Vertigo is the sensation of the room spinning around. The sufferer can often tell you which way it is spinning, which helps to distinguish the condition from dizziness.
It is frequently associated with vomiting (often severe and prolonged) and incapacity due to the overwhelming sensations.
There are two usual origins for this problem - the ears and the brain.
I am going to concentrate on the ears.
In the inner ear, there are three canals at right angles to each other. These contain fluid and several calcium deposits that sit on some fine hairs.
When we move, these hairs are disturbed, and the brain can tell us our position from the set in each ear.
There are two small windows covered in a membrane called the oval and round windows. The oval window is next to the base of one of the ossicles and transmits sounds waves to the cochlea.
The round window acts as a safety valve, bulging slightly in response to the sounds waves. As the round window connects into the middle ear, it can be affected by the pressure changes there.
Anything that causes a problem in the inner ear, or imbalance between the two semi-circular canals, can cause vertigo:
  • Pressure (alternobaric vertigo): Probably the most common cause of vertigo, in which one ear clears but the other doesnt. This leads to a pressure imbalance in the semi-circular canals and confusing information going to the brain. It often occurs on descent with ear-clearing problems but can also occur on ascent for the same reason.
  • Round-window rupture: This serious pressure-induced vertigo is usually the result of excessive attempts to clear the ears with a Valsalva, or severe barotrauma caused by failure to equalise pressure. The round window ruptures, leading to severe vertigo, vomiting, hearing loss and incapacity. This is an emergency, as permanent damage to the hearing and balance can occur. Treatment, if it is diagnosed promptly, involves plugging the round-window rupture.
  • Temperature (caloric vertigo): If cold water gets into one ear canal but not the other, this can cause an imbalance between the ears. Some divers are sensitive to water against the eardrum and need hoods even in warm water.
  • Decompression illness: You can get bubbles in the semi-circular canals or in the blood vessels around them. Diagnosis can be difficult but dive profiles are often revealing. Even with hyperbaric treatment, this DCI can be difficult to treat.

Vertigo under water can be very serious. In severe forms, it can render the diver unable to function and require a buddy to help. Even in less severe cases it can cause nausea, vomiting
and be extremely unpleasant. Early and controlled exit from the water is recommended in all cases.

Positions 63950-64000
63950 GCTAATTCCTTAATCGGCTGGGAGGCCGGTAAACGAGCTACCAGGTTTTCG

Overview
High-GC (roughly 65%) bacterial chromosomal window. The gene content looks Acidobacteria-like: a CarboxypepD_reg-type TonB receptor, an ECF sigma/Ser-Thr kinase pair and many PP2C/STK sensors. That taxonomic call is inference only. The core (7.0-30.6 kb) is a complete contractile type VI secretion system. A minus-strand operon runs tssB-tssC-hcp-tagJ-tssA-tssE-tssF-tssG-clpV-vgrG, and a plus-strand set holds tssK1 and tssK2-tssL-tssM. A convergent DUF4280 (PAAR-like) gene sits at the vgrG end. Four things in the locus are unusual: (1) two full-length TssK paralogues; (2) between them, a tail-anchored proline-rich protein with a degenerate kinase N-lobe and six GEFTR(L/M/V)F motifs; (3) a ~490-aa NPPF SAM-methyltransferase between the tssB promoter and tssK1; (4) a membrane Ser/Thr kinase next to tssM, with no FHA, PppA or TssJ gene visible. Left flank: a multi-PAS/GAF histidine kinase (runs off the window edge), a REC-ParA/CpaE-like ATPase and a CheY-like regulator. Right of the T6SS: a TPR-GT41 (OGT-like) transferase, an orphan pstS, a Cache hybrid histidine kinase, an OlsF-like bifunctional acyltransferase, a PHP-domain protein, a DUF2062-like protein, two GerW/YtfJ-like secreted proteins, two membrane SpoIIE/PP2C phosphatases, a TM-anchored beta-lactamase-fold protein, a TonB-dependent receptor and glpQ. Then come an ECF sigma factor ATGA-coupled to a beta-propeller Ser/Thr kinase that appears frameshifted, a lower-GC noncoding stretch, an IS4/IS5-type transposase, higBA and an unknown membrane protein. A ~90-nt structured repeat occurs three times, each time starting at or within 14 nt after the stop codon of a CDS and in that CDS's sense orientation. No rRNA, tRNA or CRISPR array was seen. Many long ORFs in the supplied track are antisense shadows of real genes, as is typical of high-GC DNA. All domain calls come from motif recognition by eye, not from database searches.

Many divers complain of tinnitus, the name given to the condition of noises in the ears and/or in the head, with no external source.
These noises are described variously as ringing, whistling, buzzing and humming. The condition is often associated with deafness. The following problems often co-exist, are often temporary and resolve in weeks:
  • Noise: Diving can be noisy, especially hoodless and with bubbles streaming past the ears. Most deafness, however, results from noise at work or at home.
  • TMJ syndrome (Clenching of teeth on the regulator): This can be a problem for new divers who are tense, those on long dives and those with bite or denture problems. It causes a strain on the jaw joint (TMJ) and spasm in the muscle around the area. Prevent it by using a good mouthpiece, moving the jaw regularly and, for bite problems, visiting the dentist.
  • Middle-ear barotrauma (due to pressure/volume changes): Especially associated with colds and catarrh, this can last for several weeks.
  • Inner-ear barotrauma (due to pressure/volume changes).
  • Round-window rupture (see Vertigo above).
  • Inner-ear decompression accident (due to bubbles damaging the inner ear tissues).
Unfortunately there is no real treatment or cure for tinnitus or deafness associated with the more serious causes, and the constant noise can be very distressing to the sufferer long-term.
Judging fitness to dive in such circumstances is related more to the cause than to the severity.

There are essentially three areas of infection that can affect divers:
  • Pinna (outer ear)
  • Middle ear (otitis media)
  • Ear canal (otitis externa)
Infections of the pinna can cause marked swelling and pain in the outer ear, which becomes hot. Although painful and requiring antibiotics, it is not serious and produces no long-lasting problems.
Middle-ear infections are often associated with young children, due to their short Eustachian tubes and inability to blow noses well. Divers get them following episodes of barotrauma, especially when serous fluid fills the ear and becomes secondarily infected.